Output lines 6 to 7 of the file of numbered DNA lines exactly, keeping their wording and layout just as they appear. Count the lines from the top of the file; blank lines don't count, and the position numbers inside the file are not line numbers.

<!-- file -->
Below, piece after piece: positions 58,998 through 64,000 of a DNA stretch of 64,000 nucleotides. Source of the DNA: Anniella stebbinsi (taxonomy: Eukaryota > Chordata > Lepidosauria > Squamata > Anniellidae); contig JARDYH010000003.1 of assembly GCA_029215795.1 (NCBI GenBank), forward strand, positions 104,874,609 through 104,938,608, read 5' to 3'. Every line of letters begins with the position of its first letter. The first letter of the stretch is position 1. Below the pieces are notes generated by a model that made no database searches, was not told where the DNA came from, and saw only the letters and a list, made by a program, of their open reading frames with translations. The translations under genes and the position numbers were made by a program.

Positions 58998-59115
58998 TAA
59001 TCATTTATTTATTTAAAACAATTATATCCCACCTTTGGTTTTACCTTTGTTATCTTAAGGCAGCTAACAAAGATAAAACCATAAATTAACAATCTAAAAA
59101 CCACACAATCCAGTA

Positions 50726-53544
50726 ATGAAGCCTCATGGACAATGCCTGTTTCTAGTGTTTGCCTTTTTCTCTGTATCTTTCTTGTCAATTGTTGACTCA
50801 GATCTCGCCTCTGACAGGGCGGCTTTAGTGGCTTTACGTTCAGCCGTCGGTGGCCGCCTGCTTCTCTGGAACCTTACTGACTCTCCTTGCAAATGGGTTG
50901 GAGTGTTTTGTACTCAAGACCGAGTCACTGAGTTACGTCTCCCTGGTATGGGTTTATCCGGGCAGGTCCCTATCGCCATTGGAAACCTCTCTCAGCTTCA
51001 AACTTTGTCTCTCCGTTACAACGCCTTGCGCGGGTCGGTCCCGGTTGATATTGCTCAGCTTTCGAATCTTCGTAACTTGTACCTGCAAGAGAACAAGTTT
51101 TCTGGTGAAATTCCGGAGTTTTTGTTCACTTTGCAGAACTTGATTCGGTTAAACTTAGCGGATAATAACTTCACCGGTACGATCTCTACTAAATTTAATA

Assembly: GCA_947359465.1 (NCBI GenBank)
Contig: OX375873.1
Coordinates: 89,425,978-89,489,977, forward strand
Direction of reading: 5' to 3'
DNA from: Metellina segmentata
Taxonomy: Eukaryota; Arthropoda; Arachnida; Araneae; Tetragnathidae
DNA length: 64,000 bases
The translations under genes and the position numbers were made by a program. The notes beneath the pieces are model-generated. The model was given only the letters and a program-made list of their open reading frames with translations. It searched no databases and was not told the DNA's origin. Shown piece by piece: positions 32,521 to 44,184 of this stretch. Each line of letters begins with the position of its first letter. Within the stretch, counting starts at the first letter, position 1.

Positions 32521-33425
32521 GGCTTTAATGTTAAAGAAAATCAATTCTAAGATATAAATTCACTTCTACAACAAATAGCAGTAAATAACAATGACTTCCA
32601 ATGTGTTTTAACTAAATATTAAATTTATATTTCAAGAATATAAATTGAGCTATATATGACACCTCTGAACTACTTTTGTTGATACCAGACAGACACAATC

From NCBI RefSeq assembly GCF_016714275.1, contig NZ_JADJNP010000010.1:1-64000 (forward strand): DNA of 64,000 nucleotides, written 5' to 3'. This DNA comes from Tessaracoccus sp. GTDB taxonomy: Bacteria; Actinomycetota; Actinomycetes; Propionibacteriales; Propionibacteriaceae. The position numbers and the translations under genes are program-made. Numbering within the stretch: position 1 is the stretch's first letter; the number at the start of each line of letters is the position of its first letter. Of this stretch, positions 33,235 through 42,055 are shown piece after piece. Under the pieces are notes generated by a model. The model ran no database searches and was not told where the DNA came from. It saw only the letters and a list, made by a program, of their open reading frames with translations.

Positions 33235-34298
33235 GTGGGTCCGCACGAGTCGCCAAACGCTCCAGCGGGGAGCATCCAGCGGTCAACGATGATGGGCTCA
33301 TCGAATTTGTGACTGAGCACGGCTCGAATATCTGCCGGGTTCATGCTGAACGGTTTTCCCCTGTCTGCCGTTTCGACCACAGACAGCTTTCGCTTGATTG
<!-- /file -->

Positions 50726-53544
50726 ATGAAGCCTCATGGACAATGCCTGTTTCTAGTGTTTGCCTTTTTCTCTGTATCTTTCTTGTCAATTGTTGACTCA